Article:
However, as your scale increases, memory restrictions can make it impossible to record every individual measurement. At this point, you’ll need techniques that allow you to keep an increasing amount of metrics in a constrained amount of memory. We’ve found that creating a latency histogram is a great way to aggregate latency measurements.
What is the ideal bucket size for the histogram? That’s the key question you’ll need to answer if you decide to set up a latency histogram. You’ll likely consider two bucketization approaches, but I’ve found one to be vastly superior to the other:
1. Lay out the bucket sizes as an arithmetic sequence
This concept is best illustrated with an example:
[1ms, 3ms, 5ms, 7ms, 9ms, 11ms, …. 2000ms]
In the example above, bucket 0 contains the count of latencies that were <= 1ms. Bucket 1 contains the count of latencies > 1ms and <= 3ms. The difference in buckets in this arithmetic sequence is 2ms.
This approach is better than measuring each latency separately, but with fixed width buckets, it will take roughly 1,000 buckets to measure latencies up to 2000ms. Most of the buckets will be empty, which isn’t ideal.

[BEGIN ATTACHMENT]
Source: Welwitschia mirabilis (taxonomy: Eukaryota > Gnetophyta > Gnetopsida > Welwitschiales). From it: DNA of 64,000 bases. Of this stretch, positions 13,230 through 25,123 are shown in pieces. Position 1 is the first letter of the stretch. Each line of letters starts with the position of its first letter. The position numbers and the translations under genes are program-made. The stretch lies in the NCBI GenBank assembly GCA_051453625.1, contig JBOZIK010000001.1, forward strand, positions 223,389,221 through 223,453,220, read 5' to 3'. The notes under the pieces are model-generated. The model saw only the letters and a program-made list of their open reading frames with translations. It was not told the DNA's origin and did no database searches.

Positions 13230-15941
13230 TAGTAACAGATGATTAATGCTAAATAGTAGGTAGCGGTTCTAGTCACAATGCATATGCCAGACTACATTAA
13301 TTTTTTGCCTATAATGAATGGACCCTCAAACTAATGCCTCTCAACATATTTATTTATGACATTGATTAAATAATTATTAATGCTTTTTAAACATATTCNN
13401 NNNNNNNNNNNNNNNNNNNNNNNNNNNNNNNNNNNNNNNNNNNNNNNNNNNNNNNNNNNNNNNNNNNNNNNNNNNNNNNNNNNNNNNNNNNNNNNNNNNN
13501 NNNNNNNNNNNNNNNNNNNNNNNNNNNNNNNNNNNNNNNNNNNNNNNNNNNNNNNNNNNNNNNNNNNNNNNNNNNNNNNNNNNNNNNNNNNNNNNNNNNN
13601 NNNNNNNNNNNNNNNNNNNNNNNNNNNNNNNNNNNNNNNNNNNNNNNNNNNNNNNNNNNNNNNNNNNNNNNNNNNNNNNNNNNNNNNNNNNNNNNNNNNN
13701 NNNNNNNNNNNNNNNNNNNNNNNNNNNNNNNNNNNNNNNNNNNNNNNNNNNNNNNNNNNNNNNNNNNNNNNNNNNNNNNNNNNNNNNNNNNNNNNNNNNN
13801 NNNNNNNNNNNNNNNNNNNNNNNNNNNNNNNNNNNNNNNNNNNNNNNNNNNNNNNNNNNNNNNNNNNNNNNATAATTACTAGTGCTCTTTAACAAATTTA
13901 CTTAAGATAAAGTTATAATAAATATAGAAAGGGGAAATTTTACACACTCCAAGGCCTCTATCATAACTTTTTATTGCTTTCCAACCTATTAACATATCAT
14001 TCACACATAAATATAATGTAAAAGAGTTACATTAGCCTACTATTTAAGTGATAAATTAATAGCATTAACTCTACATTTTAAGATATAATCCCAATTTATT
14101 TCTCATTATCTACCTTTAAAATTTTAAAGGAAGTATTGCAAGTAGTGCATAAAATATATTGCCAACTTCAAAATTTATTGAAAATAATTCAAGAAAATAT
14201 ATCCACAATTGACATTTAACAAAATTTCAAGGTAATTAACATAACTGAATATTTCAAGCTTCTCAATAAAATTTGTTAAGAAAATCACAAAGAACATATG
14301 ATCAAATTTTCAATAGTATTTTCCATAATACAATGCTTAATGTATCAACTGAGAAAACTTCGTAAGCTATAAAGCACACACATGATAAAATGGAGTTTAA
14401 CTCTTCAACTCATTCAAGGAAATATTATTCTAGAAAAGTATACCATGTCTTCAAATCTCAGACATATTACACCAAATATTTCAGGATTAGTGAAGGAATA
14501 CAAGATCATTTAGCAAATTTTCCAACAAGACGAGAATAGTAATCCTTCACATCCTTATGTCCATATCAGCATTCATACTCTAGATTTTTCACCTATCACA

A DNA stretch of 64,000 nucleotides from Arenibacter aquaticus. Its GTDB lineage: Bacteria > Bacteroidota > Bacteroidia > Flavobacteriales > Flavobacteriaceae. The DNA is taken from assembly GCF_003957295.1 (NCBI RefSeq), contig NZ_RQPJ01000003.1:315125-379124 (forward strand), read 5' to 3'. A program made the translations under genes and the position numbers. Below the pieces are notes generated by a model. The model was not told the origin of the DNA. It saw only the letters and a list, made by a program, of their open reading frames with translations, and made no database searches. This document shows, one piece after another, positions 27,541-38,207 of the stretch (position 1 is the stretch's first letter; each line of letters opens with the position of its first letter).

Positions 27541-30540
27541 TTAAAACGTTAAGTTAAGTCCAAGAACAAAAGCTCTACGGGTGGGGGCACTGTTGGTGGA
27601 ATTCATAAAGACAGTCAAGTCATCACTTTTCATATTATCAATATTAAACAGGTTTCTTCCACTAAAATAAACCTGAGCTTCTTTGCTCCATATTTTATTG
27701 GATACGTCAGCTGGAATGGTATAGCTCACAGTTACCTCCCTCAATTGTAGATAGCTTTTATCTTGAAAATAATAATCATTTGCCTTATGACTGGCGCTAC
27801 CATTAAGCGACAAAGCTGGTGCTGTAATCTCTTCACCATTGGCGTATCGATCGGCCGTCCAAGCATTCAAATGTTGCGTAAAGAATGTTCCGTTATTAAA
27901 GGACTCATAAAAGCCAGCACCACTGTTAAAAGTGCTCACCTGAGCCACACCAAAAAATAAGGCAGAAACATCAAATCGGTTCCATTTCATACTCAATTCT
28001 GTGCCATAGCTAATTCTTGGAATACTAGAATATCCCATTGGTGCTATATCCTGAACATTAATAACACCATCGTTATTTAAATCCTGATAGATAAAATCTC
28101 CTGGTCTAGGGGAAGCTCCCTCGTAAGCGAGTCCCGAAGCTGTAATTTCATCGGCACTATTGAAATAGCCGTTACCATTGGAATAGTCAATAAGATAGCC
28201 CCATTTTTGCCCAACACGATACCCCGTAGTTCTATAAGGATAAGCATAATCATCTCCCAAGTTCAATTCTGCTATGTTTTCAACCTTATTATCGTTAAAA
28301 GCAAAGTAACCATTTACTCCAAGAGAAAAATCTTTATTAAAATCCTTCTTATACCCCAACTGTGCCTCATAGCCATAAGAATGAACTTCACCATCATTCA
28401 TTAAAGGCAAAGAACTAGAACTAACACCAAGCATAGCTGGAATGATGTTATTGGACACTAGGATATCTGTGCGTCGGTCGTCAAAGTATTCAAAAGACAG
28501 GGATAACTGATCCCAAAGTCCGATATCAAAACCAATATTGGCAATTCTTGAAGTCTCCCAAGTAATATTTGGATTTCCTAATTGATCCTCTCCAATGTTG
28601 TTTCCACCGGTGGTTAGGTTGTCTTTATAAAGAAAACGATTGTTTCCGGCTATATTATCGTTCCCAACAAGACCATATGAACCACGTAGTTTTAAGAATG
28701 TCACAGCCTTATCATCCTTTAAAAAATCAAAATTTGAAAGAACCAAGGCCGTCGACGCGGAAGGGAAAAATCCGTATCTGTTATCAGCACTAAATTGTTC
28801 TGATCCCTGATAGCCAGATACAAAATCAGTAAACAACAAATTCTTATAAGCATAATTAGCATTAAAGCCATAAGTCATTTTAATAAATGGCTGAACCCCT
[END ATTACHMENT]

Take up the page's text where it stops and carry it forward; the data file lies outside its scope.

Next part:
2. Lay out the bucket sizes as a geometric sequence
Again, we’ll start with an example:
[1ms, 1.5ms, 2.25ms, 3.75ms, 5.07ms, 7.6ms, …. 2000ms]
Here each bucket boundary is 150% of the previous bucket’s boundary. The advantage of this style of bucketization is that we get very granular data at low latencies, which is the interesting part of the distribution, and the data becomes less granular for larger buckets. With 19 buckets, you can capture latencies up to 2000ms and each bucket will be used well.
I greatly prefer the geometric sequence over the arithmetic one, and I’m not alone. According to Ben Sigelman, the geometric sequence is the default bucketization used at Google to measure latency histograms. I strongly recommend using a geometric sequence to bucketize your latency histogram.